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Foundations of International Business

Abstract on The Impact of Sovereign States’ Action

Huawei, the China-based telecommunication company is being scrutinized globally over concerns that it has a close ti with the Chinese government which is said to present a national threat to the U.S., Europe and allied countries. An executive order to ban any electronic or digital technology that is suspected by the secretary of commerce as a national threat was issued by the president of America, Donald Trump. The order was believed to aim at Huawei. Not only America but also Australia accused the company to be the suspect of a national threat. This paper explores the reason behind these actions taken by the different sovereign states and their effect on Huawei. 

Introduction to The Impact of Sovereign States’ Action

The Chinese originated telecommunication company Huawei was started in 1987 by founder Ren Zhengfei which ultimately became a private company which was under the possession of its employees in Shenzen, China.Huawei mainly works in internet communication technology and produces hardware for ICT applications (Tao & Chunbo, 2019). It is the second largest telecommunication company in the world by revenue (Luo, 2019). With the support of Chinese government Huawei succeeded in becoming an international champion in telecommunication sector (Pepermans, 2016). The company succeeded in growing its business across China throughout the 1990s and by the end of 1990s Huawei had started exporting its products overseas. In the year 2012, a blueprint approach towards Asia and China in the 21st century was launched by the Australian government in its white paper which is known as “Australia in the Asian Century” (Chung & Mascitelli, 2015). It showcased the greater level of Australia’s engagement with China and Asia and the Chinese critical role in Australia avoiding serious outcomes from the global financial crisis. The global player in telecommunication equipment making with sales revenue of $16 billion in 2011 (Mei, 2012) was declared as a “security threat” by Australia and the U.S. The Intelligence Committee of the House of the US Congress stated in October 2012 that Huawei along with another Chinese telecommunication company ZTE is not trustworthy as they are influenced from the Beijing government and could be used to undermine US security. The crises touched the peak on May 15, 2019, after the U.S. president Donald Trump banned Huawei in the U.S. from selling products there (Calzati, 2020).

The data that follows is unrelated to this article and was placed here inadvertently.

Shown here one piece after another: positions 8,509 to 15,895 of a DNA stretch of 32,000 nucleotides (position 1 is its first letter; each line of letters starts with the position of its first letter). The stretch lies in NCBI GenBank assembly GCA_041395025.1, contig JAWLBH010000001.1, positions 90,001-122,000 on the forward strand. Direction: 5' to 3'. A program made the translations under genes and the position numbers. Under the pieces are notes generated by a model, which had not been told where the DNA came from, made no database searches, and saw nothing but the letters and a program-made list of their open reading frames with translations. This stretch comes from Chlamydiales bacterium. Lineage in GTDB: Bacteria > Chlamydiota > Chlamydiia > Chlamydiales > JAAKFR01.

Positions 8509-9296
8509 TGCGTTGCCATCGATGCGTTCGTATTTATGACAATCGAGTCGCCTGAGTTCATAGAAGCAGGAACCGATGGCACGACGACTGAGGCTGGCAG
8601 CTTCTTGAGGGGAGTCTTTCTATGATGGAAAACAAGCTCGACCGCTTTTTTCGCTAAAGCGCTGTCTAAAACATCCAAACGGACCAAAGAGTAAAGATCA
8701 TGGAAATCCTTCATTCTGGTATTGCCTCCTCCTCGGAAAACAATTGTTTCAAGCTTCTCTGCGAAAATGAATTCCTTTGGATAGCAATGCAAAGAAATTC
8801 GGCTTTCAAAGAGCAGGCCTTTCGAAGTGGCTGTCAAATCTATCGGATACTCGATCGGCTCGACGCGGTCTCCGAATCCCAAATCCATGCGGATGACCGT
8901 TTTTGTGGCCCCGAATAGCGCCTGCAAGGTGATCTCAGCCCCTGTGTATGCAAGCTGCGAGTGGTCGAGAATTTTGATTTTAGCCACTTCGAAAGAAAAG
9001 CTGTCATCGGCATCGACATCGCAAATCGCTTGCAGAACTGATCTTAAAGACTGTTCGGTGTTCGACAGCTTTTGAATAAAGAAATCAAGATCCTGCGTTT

Effect of The Action